O Bookworm, Where Art Thou?
Yesterday, September 6, was apparently Read a Book Day (or so I was informed by a ThinkGeek email).
Which made me realize how much I miss reading. I was a voracious bookworm as a child and teen, capable of devouring 200 pages in perhaps 90 minutes. I lived at the public library (to be fair, it was a block from my house). Often, I had two or four books going at once, while able to keep the plots and characters straight. I might get a new book at school and read it while walking home that afternoon. I could read while watching TV or in any other noisy situation.
I don’t read anymore. Unless you count textbooks, psychology articles, tweets, blogs, emails, Facebook posts, class discussion boards… And, of course, the articles and training materials I edit. Meanwhile, my “to be read” book stack inhabits an entire shelf (plus some on the “psychology” shelf and a few Kindle app titles) and has done through the last several residence moves. I can’t remember the last time I lost myself in another world for fun. And not just because of studies, work, or any other activity; I just don’t read.
This can be partly excused by my undergrad program. There’s so much required reading for an English degree that one, somewhat ironically, loses the drive to read literature in one’s spare time. But it’s been several years since those undergrad classes ended. And then there’s EditorBrain, the mental functionality that makes me good at my freelance work but won’t even shut off for leisure reading and interrupts me to point out every goof that slips through publishing houses’ somewhat relaxed standards. (Not just typos; continuity errors and incorrect colloquialisms, to name a few.)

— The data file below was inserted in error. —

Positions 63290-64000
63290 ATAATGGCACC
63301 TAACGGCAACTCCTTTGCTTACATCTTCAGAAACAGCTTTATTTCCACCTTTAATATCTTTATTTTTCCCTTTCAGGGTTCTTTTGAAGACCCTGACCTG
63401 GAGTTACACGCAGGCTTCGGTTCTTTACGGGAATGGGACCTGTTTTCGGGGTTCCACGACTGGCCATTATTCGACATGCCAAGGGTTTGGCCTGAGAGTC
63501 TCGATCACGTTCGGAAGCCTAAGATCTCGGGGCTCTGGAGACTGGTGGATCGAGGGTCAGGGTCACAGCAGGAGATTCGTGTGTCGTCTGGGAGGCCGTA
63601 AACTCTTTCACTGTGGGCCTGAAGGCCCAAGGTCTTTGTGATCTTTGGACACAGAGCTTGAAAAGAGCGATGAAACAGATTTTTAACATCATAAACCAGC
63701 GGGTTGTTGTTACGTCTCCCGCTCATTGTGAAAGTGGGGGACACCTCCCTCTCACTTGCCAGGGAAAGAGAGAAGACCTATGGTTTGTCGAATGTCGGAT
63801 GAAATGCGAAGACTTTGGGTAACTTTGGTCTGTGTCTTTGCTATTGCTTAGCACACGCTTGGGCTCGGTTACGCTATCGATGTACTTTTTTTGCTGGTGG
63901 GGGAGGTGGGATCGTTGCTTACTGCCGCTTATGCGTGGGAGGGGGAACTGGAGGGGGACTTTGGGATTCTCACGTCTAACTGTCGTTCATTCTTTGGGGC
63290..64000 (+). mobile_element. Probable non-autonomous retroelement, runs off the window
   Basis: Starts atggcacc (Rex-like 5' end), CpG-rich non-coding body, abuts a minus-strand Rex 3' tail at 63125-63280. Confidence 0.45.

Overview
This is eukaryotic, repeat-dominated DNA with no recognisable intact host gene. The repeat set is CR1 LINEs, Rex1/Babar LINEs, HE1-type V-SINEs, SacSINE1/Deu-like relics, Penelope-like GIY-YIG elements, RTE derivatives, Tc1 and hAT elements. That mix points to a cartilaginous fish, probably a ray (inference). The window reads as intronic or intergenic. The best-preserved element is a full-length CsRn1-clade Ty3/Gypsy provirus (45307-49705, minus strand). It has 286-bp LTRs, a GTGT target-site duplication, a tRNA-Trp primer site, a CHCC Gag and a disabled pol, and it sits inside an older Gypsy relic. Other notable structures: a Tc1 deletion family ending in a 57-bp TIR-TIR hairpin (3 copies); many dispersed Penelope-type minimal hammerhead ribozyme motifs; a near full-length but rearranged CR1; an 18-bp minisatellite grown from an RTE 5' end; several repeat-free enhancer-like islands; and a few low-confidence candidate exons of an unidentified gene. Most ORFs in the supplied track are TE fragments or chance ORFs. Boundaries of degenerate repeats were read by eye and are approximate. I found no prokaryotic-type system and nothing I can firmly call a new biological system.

When I have tried to read in recent years, it’s been at a much slower pace than I remember and internal mental chatter distracts even in a quiet room. When I was in a book club a while back, we met once a month; if I was lucky, I’d finish the book before the next meeting, only to get there and find others had read that book and two or three others besides. I know people who bought a new book the same day I did and finished it by the time I hit Chapter 3. Given the pace I kept up at a younger age, I must have been a natural speed-reader at one time, but I’ve since lost that. Frustrating.
So, in the spirit of “back to school” season, I’m committing to getting back to reading. (Who says resolutions are only for New Year’s?) And I’m recruiting some psychological help – for at least the next week – in the form of HypnosisDownloads.com’s “Read More” and “Speed Reading” programs (the latter because I’d love to get my younger self’s reading rate back, if possible). I’m not going to keep charts or graphs or track page counts – this is supposed to be enjoyable, not more work – but I may occasionally post updates on my progress or a review of something I’ve read; the former might be more likely on Twitter and the latter would likely be of a psychology- or mental-health-related book, however.
Wish me luck! I’m off to grab something from that “to be read” shelf.